We won't be silenced until CY takes action

By Bianca Chan, Maryknoll Convent School
By Bianca Chan, Maryknoll Convent School |

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Is Leung Chun-ying losing touch with what matters to ordinary Hongkongers?

In wake of the Charlie Hebdo attack in France, one thing is clear: the more freedom of speech and expression is clamped down on, the more willing people will be to rise up and defend this human right. Thousands marched on the streets declaring “Je Suis Charlie”, while sales of the magazine surged to five million.

Leung Chun-ying should have known better before he issued a stern warning towards editors of the Undergrad, a previously little-known university magazine. His comments were nowhere close to being “an infringement on academic freedom”. In fact, the student-run publication is reportedly doubling its monthly print run after being at the centre of controversy.

Perhaps it was another clever tactic Leung had employed to deliberately shift attention away from the actual substance in his policy address. The abrupt decision to halt the investor immigration programme reminded of the chaos that erupted across Shenzhen when authorities announced a quota on new car licenses.

Some may say this is latest measure in the recent anti-graft campaign in China, a way of preventing bribes or dirty money from flowing into Hong Kong. But the way Leung packaged the policy, claiming that our city should prioritise “attracting talent over money”, shows how little he understands local feeling.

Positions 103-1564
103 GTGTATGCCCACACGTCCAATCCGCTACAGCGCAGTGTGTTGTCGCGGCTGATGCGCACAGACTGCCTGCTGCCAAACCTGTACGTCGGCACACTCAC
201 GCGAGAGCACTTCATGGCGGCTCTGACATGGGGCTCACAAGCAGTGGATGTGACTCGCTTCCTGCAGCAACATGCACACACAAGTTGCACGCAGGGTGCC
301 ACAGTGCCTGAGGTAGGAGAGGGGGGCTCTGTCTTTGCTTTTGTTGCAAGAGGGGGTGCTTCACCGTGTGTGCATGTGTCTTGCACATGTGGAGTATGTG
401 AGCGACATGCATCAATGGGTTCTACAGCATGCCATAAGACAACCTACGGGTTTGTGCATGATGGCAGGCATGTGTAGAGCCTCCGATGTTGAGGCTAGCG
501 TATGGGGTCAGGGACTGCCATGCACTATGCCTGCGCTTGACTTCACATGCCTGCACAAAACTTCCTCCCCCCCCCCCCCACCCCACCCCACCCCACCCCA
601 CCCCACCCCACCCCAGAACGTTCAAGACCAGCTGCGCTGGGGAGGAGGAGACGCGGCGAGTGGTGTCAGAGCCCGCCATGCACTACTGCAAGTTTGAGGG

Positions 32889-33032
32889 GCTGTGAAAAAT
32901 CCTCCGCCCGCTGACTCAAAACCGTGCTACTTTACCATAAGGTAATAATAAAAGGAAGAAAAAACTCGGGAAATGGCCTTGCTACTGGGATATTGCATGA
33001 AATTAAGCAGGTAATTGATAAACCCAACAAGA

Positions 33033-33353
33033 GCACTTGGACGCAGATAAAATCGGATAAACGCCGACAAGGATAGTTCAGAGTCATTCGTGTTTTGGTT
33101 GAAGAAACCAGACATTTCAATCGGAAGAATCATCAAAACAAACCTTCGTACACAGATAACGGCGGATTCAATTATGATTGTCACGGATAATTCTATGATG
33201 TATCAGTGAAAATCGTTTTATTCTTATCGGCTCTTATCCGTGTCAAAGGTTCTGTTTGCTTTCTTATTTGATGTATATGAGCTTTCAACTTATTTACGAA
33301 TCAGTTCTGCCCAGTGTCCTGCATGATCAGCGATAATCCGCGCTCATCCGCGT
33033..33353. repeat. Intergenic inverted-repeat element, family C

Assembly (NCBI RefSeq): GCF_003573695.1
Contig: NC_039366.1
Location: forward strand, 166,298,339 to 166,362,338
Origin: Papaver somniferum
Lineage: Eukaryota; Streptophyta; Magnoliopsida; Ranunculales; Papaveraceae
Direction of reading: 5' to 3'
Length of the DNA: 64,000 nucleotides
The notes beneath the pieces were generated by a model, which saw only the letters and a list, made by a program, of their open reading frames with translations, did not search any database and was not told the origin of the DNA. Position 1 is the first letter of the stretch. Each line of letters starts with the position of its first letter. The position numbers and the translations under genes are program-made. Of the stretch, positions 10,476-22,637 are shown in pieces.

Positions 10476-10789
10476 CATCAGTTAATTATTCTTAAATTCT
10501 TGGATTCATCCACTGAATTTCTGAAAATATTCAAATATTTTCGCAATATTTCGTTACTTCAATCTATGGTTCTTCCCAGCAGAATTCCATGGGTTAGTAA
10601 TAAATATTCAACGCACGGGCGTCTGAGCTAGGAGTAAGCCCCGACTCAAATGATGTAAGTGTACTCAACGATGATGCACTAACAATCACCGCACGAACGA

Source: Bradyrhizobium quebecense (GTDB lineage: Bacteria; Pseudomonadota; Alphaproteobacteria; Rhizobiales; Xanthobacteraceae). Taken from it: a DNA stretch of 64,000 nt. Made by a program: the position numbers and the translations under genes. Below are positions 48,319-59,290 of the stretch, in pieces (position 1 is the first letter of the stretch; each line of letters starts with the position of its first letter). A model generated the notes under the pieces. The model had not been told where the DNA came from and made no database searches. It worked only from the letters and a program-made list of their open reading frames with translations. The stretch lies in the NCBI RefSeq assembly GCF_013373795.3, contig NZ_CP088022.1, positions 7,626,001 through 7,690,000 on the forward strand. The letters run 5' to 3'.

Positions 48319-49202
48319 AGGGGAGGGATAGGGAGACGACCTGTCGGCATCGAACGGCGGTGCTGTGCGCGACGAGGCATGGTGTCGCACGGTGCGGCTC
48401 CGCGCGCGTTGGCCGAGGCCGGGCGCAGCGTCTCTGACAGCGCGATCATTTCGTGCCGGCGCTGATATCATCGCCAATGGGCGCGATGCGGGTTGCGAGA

Our universities produce plenty of qualified, well-educated graduates each year. What the city is lacking is workers for the typically low-skilled, undesirable jobs such as restaurant cleaners or construction workers.

Leung could start fulfilling the promises he made in his 2012 campaign. He needs to engage with communities with only a notebook and a pen in hand. President Obama famously reads ten letters a day from the public to stay in tune with America. 

Pan-democrats had compared Leung’s speech on Undergrad to the Cultural Revolution by stirring up fears of self-censorship. Some even said public servants do not enjoy the right to criticise opponents as this could lead to political persecution.

The real problem lies not with what Leung has said; both Carrie Lam and John Tsang have been able to distance themselves from the comments by saying they were “his own personal views”. It lies with what Leung has not done, namely building enough affordable housing and scrapping the hugely unpopular offsetting of the Mandatory Provident Fund.